by Nancy Bestor
I’ve watched a lot of soccer in my life. For someone who’s not a huge fan, I know waayyyy too much about yellow cards and red cards, offside traps and corner kicks.
It all started in college, when I began dating a man who had played soccer since he was a young lad, and continues to play as an adult. I spent many a cold Sunday afternoon in the Bay Area watching him kick a ball up and down a field with his mates. Often I was the team’s only fan (what a dedicated girlfriend I was, right?).
I’ve watched lots of “important” soccer games on television too. There was the 1994 World Cup (Brazil v. Italy), watched in a small Ashland apartment with about 20 fans. (I was pregnant with our first child, and delighted that Emilio Delgado, Luis on Sesame Street was also there.) Then there was the 1998 World Cup (Brazil v. France) that we watched at a French friend’s home. Our family came with French flags painted on our faces. The best game I’ve ever seen on tv however, has to be the European Champions Cup semi-final (Germany v. Italy) that I watched at an outdoor restaurant in Verona last summer.
You see, while the soccer itself interests me somewhat, it’s the things that surround soccer that I find far more fascinating (the Emilio Delgados and the face painting for example). So I was happy to keep one eye on the game, being broadcast on a large flat screen tv perched in a window, and the other on the Italians watching the game around me. Those Italians take their soccer seriously. I nearly laughed out loud when the woman behind me started muttering “Die, Mario, die” to Italian player Mario Balotelli, as he would run up the field with the ball. (I later learned that “dai” means “come on” in Italian.) Then she would yell “Bravo, Mario, bravo.” (This one I knew.) She would also mutter “mamma mia” over and over, almost as if she were praying the words.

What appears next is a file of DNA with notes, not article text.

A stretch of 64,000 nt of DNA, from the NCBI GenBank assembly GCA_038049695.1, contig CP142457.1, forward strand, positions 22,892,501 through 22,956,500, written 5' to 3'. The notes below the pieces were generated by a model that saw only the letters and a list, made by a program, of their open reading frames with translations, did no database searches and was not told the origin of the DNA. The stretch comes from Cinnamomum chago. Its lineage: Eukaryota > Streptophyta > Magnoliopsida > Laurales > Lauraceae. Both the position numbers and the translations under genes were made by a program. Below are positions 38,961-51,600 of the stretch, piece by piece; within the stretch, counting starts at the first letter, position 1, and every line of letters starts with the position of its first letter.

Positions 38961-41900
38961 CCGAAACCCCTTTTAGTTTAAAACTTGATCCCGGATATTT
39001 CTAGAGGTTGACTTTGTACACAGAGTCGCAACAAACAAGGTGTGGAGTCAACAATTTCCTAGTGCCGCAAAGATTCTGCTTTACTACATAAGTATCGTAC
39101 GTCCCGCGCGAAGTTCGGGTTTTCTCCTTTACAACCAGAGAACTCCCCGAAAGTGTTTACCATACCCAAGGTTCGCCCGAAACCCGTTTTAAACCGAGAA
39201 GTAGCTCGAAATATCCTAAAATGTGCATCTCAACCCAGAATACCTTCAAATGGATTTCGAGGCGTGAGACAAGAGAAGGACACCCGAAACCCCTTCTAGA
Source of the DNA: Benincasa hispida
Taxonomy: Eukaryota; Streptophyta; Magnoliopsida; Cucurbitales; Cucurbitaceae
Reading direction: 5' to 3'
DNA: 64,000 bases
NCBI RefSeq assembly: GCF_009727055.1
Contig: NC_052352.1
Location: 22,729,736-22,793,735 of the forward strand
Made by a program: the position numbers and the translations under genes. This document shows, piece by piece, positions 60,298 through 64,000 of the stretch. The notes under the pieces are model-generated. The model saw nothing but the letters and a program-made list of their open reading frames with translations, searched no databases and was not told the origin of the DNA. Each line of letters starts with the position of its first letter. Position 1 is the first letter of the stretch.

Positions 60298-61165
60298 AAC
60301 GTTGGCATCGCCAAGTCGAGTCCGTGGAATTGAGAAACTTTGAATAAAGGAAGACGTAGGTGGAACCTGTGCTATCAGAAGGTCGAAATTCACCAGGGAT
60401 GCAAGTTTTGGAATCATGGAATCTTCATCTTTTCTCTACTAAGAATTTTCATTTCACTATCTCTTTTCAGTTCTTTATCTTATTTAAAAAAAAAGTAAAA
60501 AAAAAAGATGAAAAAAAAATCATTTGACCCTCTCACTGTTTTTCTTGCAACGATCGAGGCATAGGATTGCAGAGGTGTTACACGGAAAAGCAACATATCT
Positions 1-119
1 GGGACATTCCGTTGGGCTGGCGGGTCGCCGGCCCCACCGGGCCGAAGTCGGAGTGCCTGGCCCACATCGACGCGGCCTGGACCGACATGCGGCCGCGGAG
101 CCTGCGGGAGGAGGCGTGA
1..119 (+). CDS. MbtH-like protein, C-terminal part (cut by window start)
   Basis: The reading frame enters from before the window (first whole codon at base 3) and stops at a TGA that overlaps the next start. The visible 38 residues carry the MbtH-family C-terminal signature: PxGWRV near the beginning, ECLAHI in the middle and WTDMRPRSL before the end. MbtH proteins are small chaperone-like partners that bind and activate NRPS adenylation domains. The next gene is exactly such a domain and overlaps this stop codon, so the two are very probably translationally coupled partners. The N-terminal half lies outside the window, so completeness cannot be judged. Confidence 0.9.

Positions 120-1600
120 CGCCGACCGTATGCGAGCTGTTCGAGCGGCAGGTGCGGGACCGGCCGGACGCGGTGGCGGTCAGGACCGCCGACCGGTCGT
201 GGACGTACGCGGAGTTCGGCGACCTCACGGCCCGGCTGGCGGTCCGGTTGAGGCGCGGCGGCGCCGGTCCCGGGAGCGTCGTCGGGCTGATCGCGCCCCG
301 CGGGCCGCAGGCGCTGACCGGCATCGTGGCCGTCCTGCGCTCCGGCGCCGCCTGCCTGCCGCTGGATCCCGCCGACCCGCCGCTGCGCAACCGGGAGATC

I also enjoyed watched the table next to me, an Italian man and his two Italian women, one surely his teenage daughter and the other his…..wife? Mistress? Companion? I’m not sure of her title, but she wasn’t much older than the teenager, and both young women were dressed and made up in true Italian style. The man wasn’t looking too shabby either.
By the end of the game, when Italy won 2-1 and advanced to the finals, there was a large crowd standing around the outdoor restaurant, watching the final minutes and cheering for their national team. Even the waiters and cooks quit working and came outside to watch the finish. As we walked back to our apartment, cars honked their way through the streets, and fans waived Italian flags out the windows of their cars and apartments. The restaurant proprietor Pierro said he didn’t care what happened in the final. It was enough to beat Germany. Bravo, Italy, bravo.